Friday, October 26, 2007

Back to Cyrene

Today, I finally got to visit Cyrene Reef with Team Seagrass again!

But this time round, our transportation there was a little different. Previously, we took a boat that went all the way to the reef. But today, the boat brought us to some where near the reef, and we then had to transfer to a smaller boat to get nearer to the shore, which made the landing easier.

This was the first time we tried this method, and here were the brave ones (Ria, Andy, Robin and Jo) on the first boat.

And YES! They made a successful landing!

Here goes the second batch - Siti, Marcus, Wei Ling and Wei Lian. I went with Chay Hoon, Kok Sheng and Gaytri on the third batch.

When we reached the reef, we noticed that the tape seagrasses were flowering! The small whitish bits (that look that styrofoam) floating around are the male flower, while the bigger one in the middle is the female flower.

Marcus was my buddy for the seagrass transect, and we managed to complete it in about 45 minutes.

And after that, we got to explore the reef to see the rich marine life!

There were lots of knobbly sea stars among the seagrasses, and they came in different shades of brown, red and orange.

There were lots and lots of sand-sifting sea stars on the sand bar too!

Also on the sand bar were the sand dollars.

We also saw a diadema sea urchin trapped in a tidal pool, and a salmacis sea urchin hidden among the seagrasses.

There were several sandfish sea cucumberss as well, and lots of synaptid sea cucumber. Do you know that sea cucumbers breathe through their anuses?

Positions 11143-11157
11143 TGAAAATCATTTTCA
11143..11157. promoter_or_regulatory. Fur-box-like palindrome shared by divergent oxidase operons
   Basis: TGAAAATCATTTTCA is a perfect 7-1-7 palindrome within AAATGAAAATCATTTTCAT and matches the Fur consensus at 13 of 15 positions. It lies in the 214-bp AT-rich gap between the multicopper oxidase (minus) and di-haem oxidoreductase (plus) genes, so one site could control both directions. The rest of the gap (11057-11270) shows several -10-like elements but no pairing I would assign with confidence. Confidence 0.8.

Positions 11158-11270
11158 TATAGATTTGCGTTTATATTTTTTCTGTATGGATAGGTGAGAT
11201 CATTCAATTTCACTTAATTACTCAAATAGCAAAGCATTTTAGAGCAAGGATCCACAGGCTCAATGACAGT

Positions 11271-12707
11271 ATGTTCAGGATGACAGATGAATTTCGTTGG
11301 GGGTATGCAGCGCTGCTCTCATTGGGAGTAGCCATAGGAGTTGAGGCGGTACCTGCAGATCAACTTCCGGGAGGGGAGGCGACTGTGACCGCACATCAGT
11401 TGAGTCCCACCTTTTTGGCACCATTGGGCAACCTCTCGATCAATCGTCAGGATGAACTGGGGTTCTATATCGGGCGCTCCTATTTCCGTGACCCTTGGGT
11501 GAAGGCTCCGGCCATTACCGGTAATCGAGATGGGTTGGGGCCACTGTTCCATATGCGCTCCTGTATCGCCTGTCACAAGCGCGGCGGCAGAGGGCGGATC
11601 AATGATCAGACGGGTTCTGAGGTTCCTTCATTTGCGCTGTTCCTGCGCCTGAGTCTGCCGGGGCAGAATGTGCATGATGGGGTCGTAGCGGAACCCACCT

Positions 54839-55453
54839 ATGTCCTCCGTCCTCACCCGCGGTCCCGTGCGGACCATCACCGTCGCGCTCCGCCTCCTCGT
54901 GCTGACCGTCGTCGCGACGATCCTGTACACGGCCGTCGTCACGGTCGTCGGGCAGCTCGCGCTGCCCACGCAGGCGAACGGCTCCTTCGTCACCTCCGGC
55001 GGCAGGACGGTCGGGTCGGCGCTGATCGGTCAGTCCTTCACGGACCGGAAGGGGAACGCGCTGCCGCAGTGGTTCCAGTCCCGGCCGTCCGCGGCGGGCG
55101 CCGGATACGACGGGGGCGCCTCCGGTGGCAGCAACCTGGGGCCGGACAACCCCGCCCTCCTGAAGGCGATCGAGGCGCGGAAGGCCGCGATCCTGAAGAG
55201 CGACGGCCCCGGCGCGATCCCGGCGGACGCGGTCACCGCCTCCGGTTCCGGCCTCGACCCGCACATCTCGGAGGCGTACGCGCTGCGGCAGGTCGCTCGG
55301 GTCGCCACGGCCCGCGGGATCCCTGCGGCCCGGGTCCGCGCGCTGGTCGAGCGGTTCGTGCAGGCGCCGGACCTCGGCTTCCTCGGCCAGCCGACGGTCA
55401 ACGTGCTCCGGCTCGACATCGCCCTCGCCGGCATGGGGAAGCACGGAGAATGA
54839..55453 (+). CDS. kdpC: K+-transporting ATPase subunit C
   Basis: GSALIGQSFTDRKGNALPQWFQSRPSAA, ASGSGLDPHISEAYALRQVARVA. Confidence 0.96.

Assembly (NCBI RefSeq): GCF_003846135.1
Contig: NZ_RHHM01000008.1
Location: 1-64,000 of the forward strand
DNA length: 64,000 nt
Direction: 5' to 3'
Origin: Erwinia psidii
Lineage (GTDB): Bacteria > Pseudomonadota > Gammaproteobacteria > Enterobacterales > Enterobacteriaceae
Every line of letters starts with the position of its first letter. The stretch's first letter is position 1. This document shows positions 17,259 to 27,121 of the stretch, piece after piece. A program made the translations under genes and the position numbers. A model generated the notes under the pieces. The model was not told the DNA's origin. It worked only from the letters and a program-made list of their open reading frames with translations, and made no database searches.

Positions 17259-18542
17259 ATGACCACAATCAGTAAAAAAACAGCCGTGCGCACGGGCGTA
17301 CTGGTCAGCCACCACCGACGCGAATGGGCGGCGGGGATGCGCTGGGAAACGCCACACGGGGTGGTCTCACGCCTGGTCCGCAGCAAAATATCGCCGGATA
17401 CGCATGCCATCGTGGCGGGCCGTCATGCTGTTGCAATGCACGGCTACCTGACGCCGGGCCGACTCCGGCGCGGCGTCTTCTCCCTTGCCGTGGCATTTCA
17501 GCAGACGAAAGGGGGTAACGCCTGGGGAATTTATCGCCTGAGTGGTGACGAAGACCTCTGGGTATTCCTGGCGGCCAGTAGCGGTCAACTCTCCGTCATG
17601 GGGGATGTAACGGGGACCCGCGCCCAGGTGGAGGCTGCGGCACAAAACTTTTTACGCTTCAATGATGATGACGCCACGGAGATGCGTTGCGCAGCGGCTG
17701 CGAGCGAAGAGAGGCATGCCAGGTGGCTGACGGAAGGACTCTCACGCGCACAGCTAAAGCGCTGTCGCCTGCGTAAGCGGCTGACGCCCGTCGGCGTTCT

Cyrene Reef also has lots of corals, such as the soft corals on above-top, and the hard corals on above-bottom.

Several Denison's nudibranchs were also spotted among the seagrasses, and one of them just next to Chay Hoon and Gaytri's transect line at 23m!

But the highlight of the day must be this! I had initially thought that it's a nudibranch, but after examining my photos carefully, I realised that its two rhinophores in front were kind of cylindrical in shape, typical of a side-gilled slug. And of course, I also couldn't find any gills on its back nor any opening for the gills. Checking at the Sea Slug Forum under Pleurobranchidae, I found that it resembles the darker variation of Pleurobranchus forskalii. This side-gilled slug can be differentiated from other similar species by the white rings or semi-rings on its back. Will send it to Sea Slug Forum later to seek some advice on the exact ID.

Too bad I didn't have the time to properly take some better photos as tide was rising and we had to leave soon.

Here's the first boat making for our bigger boat further away from the shore.

Really, can't wait to come back to this fabulous shore again!

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